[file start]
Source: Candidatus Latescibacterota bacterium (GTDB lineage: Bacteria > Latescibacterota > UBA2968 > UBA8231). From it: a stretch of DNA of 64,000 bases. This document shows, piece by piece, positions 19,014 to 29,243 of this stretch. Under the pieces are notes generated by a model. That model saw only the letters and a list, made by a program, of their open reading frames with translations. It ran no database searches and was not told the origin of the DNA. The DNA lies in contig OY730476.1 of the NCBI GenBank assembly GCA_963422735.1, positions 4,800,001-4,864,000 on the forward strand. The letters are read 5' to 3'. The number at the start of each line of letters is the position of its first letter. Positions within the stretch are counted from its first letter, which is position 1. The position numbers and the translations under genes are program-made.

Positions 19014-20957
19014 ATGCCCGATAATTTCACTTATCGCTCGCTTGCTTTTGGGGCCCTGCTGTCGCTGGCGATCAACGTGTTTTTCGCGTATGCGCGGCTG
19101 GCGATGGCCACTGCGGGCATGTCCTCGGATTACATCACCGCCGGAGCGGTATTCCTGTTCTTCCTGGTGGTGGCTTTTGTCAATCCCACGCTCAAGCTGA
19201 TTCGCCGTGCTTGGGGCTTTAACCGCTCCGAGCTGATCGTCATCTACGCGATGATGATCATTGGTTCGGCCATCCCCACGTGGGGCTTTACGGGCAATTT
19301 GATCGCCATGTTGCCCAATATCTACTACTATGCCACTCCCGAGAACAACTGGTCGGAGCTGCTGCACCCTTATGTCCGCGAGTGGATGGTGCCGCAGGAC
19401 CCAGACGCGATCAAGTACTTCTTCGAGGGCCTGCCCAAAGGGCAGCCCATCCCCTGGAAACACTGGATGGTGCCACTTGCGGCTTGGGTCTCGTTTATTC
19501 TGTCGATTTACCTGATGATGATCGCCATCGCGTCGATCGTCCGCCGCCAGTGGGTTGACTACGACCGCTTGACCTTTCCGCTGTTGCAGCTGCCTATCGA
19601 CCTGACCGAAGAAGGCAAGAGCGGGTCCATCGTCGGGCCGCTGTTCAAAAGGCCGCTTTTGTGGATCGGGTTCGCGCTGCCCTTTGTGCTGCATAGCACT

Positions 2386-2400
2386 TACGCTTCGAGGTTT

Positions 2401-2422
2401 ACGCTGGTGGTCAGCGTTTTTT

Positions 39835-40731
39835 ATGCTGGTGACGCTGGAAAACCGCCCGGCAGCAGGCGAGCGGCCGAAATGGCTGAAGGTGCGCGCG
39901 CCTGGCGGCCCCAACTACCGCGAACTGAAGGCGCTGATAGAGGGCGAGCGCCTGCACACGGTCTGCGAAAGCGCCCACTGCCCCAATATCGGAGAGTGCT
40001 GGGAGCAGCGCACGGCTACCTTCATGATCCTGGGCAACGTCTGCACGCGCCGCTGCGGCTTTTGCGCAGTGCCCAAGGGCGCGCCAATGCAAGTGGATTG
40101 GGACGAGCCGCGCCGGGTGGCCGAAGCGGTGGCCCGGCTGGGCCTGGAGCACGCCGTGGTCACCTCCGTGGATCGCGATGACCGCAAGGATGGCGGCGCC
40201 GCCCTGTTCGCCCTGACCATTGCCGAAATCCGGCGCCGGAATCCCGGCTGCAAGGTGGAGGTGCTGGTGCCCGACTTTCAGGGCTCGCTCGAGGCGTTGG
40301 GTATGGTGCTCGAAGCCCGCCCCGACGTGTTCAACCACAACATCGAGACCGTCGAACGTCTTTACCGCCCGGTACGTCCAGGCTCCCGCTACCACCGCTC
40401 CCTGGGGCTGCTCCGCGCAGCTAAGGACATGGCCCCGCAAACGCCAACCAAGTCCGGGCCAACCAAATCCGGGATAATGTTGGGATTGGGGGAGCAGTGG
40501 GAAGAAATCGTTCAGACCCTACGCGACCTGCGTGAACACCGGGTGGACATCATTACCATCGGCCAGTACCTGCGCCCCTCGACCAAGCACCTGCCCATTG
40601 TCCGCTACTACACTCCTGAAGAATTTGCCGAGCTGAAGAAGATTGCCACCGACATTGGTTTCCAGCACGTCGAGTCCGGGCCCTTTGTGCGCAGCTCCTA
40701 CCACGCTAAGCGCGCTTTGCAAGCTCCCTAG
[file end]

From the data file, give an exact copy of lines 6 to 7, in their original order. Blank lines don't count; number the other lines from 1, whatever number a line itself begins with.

19301 GATCGCCATGTTGCCCAATATCTACTACTATGCCACTCCCGAGAACAACTGGTCGGAGCTGCTGCACCCTTATGTCCGCGAGTGGATGGTGCCGCAGGAC
19401 CCAGACGCGATCAAGTACTTCTTCGAGGGCCTGCCCAAAGGGCAGCCCATCCCCTGGAAACACTGGATGGTGCCACTTGCGGCTTGGGTCTCGTTTATTC